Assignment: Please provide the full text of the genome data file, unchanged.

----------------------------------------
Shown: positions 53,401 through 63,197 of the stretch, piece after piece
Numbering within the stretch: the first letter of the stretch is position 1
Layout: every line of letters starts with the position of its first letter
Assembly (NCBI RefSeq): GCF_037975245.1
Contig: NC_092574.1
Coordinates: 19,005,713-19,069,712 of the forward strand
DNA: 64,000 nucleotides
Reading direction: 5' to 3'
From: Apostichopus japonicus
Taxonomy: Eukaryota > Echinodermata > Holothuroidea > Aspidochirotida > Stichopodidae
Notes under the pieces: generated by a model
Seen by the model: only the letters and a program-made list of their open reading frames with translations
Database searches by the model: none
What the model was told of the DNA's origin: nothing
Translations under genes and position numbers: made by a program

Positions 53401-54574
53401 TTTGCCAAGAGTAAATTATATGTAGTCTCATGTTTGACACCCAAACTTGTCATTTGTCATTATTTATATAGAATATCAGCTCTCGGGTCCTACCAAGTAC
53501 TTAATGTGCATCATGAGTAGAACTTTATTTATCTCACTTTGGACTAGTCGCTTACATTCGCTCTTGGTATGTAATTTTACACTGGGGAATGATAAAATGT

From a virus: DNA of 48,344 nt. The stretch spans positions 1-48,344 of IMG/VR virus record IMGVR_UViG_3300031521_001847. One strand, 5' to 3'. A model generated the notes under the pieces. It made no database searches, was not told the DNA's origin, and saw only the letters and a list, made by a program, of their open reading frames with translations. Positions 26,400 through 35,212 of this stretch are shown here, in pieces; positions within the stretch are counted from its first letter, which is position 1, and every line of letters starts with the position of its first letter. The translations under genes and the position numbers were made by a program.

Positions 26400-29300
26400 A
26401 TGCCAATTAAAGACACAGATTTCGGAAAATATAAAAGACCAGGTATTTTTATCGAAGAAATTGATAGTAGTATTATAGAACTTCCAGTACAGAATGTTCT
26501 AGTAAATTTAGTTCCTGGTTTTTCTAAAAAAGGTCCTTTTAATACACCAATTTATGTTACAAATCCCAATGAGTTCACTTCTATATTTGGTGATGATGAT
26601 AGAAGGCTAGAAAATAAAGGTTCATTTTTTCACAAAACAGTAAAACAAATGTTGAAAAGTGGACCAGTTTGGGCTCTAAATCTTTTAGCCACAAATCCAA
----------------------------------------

Shown: positions 53,401 through 63,197 of the stretch, piece after piece
Numbering within the stretch: the first letter of the stretch is position 1
Layout: every line of letters starts with the position of its first letter
Assembly (NCBI RefSeq): GCF_037975245.1
Contig: NC_092574.1
Coordinates: 19,005,713-19,069,712 of the forward strand
DNA: 64,000 nucleotides
Reading direction: 5' to 3'
From: Apostichopus japonicus
Taxonomy: Eukaryota > Echinodermata > Holothuroidea > Aspidochirotida > Stichopodidae
Notes under the pieces: generated by a model
Seen by the model: only the letters and a program-made list of their open reading frames with translations
Database searches by the model: none
What the model was told of the DNA's origin: nothing
Translations under genes and position numbers: made by a program

Positions 53401-54574
53401 TTTGCCAAGAGTAAATTATATGTAGTCTCATGTTTGACACCCAAACTTGTCATTTGTCATTATTTATATAGAATATCAGCTCTCGGGTCCTACCAAGTAC
53501 TTAATGTGCATCATGAGTAGAACTTTATTTATCTCACTTTGGACTAGTCGCTTACATTCGCTCTTGGTATGTAATTTTACACTGGGGAATGATAAAATGT

From a virus: DNA of 48,344 nt. The stretch spans positions 1-48,344 of IMG/VR virus record IMGVR_UViG_3300031521_001847. One strand, 5' to 3'. A model generated the notes under the pieces. It made no database searches, was not told the DNA's origin, and saw only the letters and a list, made by a program, of their open reading frames with translations. Positions 26,400 through 35,212 of this stretch are shown here, in pieces; positions within the stretch are counted from its first letter, which is position 1, and every line of letters starts with the position of its first letter. The translations under genes and the position numbers were made by a program.

Positions 26400-29300
26400 A
26401 TGCCAATTAAAGACACAGATTTCGGAAAATATAAAAGACCAGGTATTTTTATCGAAGAAATTGATAGTAGTATTATAGAACTTCCAGTACAGAATGTTCT
26501 AGTAAATTTAGTTCCTGGTTTTTCTAAAAAAGGTCCTTTTAATACACCAATTTATGTTACAAATCCCAATGAGTTCACTTCTATATTTGGTGATGATGAT
26601 AGAAGGCTAGAAAATAAAGGTTCATTTTTTCACAAAACAGTAAAACAAATGTTGAAAAGTGGACCAGTTTGGGCTCTAAATCTTTTAGCCACAAATCCAA